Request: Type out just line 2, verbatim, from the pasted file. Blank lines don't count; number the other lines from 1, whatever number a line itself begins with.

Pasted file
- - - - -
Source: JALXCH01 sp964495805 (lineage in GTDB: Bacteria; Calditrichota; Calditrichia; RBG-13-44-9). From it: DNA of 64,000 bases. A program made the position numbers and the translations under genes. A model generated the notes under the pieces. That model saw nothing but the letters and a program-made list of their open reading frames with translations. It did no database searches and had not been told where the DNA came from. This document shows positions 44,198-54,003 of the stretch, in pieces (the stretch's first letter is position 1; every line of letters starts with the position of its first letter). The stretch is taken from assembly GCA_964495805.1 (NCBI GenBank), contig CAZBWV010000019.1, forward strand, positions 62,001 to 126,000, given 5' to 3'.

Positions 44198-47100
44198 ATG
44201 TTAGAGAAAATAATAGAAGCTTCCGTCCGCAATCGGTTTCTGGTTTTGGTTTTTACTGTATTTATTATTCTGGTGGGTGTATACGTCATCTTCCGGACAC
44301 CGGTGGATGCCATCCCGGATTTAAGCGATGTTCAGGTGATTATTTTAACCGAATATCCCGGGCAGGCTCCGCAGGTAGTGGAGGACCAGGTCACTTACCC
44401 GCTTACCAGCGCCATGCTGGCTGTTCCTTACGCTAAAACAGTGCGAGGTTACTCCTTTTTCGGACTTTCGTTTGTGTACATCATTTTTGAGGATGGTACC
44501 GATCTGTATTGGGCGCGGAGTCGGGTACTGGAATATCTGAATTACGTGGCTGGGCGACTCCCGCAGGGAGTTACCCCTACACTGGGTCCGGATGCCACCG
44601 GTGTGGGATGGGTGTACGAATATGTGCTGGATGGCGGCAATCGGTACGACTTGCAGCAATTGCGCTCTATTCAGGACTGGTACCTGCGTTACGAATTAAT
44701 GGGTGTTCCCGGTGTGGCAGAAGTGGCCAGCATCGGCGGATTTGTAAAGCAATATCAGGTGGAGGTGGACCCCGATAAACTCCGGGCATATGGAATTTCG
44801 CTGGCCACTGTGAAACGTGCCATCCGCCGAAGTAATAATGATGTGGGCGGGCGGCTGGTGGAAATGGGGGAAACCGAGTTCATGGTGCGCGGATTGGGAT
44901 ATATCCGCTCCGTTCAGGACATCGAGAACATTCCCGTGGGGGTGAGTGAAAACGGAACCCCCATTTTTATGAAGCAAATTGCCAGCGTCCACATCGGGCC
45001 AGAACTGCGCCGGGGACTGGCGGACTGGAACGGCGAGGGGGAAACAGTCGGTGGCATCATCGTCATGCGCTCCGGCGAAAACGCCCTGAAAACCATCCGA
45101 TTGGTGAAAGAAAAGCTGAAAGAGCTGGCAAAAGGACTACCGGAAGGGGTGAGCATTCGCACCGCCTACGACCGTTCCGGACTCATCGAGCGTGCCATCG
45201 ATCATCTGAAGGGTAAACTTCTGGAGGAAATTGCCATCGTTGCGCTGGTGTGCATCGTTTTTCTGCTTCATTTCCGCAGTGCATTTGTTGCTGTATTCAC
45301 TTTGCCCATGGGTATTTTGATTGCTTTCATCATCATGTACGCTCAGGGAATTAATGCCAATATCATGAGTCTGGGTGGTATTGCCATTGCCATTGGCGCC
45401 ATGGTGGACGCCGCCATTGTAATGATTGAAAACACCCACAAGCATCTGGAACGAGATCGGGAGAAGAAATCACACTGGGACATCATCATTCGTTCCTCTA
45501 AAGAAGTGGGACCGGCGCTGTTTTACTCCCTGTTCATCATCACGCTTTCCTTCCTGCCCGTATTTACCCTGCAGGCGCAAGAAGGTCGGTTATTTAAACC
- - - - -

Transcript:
Positions 44198-47100